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Good afternoon, and welcome to Globe Climate, a newsletter about climate change, environment and resources in Canada.

In July, the St. Mary’s River wildfire roared into the B.C. First Nations community of Aq’am, where residents and Cranbrook Fire Department personnel raced from door to door, telling people to flee. Driven by strong winds, the fire destroyed seven homes within hours. It also put more than 500 homes under evacuation alert and sent plumes of choking smoke into the summer sky.

But the St. Mary’s fire is also notable for what it didn’t destroy.

Months before the blaze, Aq’am had carried out a prescribed burn on its biggest reserve, Kootenay 1. That action offers a glimpse at firefighting’s future. Read our story about why Canada should be making fire our friend.

Now, let’s catch you up on other news.

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Fire Fighter Chad Koran lights prepared piles of deadfall and forest debris during a prescribed burn in the Kimberley Nature Park just outside of Kimberley, B.C. on November 8, 2023.Gavin John/The Globe and Mail


Noteworthy reporting this week:

  1. Listen to The Decibel: Can carbon capture solve emissions problems for oil and gas?
  2. In-depth: Many have tried to harness the Bay of Fundy’s tidal power. Are they all doomed to fail?
  3. EV battery plant: Environmental group loses bid to stop Northvolt work in Quebec
  4. Retrofits: Infrastructure Bank, BMO join forces to try to kick-start decarbonization of Canada’s buildings
  5. Wine: What’s behind the wine trade’s resolution to reduce the weight of glass bottles?
  6. Electric vehicles: How EVs compare with gas cars on emissions over their total lifespan
  7. Analysis from The Narwhal: Ontario sides with Enbridge Gas in fight to connect new homes to natural gas

A deeper dive

Yes, there is less snow than you remember from your childhood

Sierra Bein is the author of Globe Climate. For this week’s deeper dive, she talks about the ways a warming climate is changing winter.

Is winter, as we know it, dead? This a question Globe reporters asked at the end of 2023, while Canadians across the country experienced one of the warmest Decembers on record. Instead of snow, many were seeing heavy rains, flash flooding, green lawns and record daily highs.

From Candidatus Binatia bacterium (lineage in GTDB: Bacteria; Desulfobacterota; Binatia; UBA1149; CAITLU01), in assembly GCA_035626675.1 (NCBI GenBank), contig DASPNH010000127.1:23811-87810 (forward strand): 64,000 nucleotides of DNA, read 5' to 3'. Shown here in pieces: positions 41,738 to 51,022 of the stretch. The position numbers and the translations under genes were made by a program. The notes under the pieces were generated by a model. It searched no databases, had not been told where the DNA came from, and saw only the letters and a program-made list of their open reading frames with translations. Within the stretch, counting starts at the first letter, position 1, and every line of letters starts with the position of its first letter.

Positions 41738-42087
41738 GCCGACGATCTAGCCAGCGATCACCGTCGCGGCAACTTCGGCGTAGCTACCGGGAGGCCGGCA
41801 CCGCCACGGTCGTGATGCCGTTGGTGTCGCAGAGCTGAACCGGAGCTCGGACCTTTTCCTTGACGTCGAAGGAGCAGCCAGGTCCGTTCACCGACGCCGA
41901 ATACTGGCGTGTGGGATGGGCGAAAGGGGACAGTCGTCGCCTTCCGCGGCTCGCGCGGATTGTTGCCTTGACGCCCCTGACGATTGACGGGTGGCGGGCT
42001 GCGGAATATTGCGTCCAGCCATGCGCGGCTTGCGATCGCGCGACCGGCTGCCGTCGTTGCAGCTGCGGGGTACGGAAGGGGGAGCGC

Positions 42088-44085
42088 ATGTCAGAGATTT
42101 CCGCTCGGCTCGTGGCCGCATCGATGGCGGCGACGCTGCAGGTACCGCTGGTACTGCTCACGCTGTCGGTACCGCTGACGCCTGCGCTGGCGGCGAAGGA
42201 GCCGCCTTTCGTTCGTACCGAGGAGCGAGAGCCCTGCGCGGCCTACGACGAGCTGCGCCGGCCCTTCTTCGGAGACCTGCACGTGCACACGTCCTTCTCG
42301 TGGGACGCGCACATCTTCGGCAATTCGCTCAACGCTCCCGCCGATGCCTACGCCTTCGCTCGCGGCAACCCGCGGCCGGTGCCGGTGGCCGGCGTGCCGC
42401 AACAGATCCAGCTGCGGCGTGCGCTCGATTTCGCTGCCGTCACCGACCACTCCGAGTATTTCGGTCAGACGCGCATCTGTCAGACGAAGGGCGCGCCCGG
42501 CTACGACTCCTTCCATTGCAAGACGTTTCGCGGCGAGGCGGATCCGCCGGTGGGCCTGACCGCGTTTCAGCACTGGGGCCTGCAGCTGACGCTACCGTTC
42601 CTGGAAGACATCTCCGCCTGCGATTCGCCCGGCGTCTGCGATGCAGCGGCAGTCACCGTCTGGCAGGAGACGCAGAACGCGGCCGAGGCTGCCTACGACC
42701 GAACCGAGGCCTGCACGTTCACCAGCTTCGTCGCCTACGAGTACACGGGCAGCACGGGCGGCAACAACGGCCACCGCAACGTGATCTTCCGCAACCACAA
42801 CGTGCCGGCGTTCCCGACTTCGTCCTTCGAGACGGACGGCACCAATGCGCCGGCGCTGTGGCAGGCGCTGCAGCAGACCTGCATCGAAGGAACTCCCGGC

The unusual weather is being largely blamed on the El Niño phenomenon, a massive weather system that occurs every two to seven years when warm ocean water develops in the central part of the Pacific Ocean. Scientists are trying to anticipate what El Niño, which already amplifies severe weather events across the world, might do to an ever-warming planet

So the good news – depending on your perspective – is that this particular warm spell is temporary. But when it comes to the changing face of winter, El Niño isn’t the only thing to blame.

There has been a significant change in snow accumulation over the years. A recent study has linked an overall reduction in snowpack – the volume of snow that is present on the landscape – to human-caused global warming, and points to the likelihood that more dramatic changes lie ahead. The results forecast implications for watersheds that are supplied by melting snow every spring, and a change in how people who live in northern countries such as Canada come to experience winter.

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Bein, Sierra/The Globe and Mail

Ivan Semeniuk, The Globe’s science reporter, was on The Decibel podcast to explain how this loss will affect not only ski season but also water supplies and agriculture. Since snow acts as a natural storage system for water, the loss of snowpack means much more for our ecosystems than less shovelling.

“If you’re anywhere the temperature can be below freezing, it can snow. So it’s not the end of snow. But it’s a different kind of snow. I’m sure that, for example, people who run ski resorts that depend on a certain amount of snow falling on average over a certain period of time over the winter – there are very real economic consequences,” Semeniuk said on the show.